U.S. corn futures extended gains on Thursday while wheat was nearly flat, supported by prospects of tight global supply and an uncertain production outlook as the Russia-Ukraine war continued to rattle grain markets.

The most-active corn contract on the Chicago Board of Trade (CBOT) climbed 0.5% to $7.81-3/4 a bushel while wheat was nearly unchanged at $11.25-1/2 a bushel. Soybeans rose 0.9% to $16.90-1/2 a bushel despite signs of slowing demand from China, the world's top buyer.

The war between Russia and Ukraine, the world's two major producers and exporters of grains, rages on, bolstering global cereal prices. "Markets remain extremely nervous, with a risk that the conflict between Ukraine and Russia will drag on," French consultancy Agritel said in a note. Buyers looked for grains from alternative origins while countries such as India prepared to meet rising global demand.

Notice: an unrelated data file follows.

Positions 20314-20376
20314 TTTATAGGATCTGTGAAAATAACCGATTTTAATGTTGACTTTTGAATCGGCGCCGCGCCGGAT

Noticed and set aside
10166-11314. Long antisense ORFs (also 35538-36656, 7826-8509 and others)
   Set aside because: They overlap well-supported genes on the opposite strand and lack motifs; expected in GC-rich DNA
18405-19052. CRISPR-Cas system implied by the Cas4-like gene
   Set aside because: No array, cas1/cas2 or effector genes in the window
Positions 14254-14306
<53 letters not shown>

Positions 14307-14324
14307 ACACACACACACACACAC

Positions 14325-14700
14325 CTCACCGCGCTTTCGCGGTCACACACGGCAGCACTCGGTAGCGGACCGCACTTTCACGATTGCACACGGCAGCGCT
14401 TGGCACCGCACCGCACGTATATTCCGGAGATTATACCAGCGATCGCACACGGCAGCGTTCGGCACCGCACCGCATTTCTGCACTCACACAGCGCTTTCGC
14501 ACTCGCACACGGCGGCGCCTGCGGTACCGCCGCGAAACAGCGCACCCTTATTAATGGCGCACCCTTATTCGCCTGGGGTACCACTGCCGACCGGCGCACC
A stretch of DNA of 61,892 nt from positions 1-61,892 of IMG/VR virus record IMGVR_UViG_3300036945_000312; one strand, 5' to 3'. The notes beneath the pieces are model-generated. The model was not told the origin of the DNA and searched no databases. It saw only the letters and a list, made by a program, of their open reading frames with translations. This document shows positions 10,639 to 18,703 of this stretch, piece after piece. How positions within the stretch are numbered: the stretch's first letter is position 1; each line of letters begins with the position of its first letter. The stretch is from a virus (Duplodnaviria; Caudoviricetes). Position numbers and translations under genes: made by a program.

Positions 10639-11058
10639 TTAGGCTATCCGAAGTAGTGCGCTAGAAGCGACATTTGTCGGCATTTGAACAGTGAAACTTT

Dry weather in the U.S. Plains wheat belt threatens the size and quality of the crop. Talks to end a strike among grain-truck drivers in Argentina failed, raising a threat to corn and soy export during the key harvest season. China, the world's top soybean importer, brought in 6.35 million tonnes of the oilseed in March, down 18% on the year.

Poor hog margins curbed demand for soymeal in feed, as prices of the key protein ingredient remain elevated. Asian shares tracked Wall Street higher, while U.S. Treasury yields steadied and the dollar retreated, as the latest U.S. data raised the chances that inflation may be close to peaking, even as major central banks raise rates aggressively.

(Reporting by Hallie Gu and Dominique Patton in Beijing and Sybille de La Hamaide in Paris; Editing by Sherry Jacob-Phillips and David Holmes)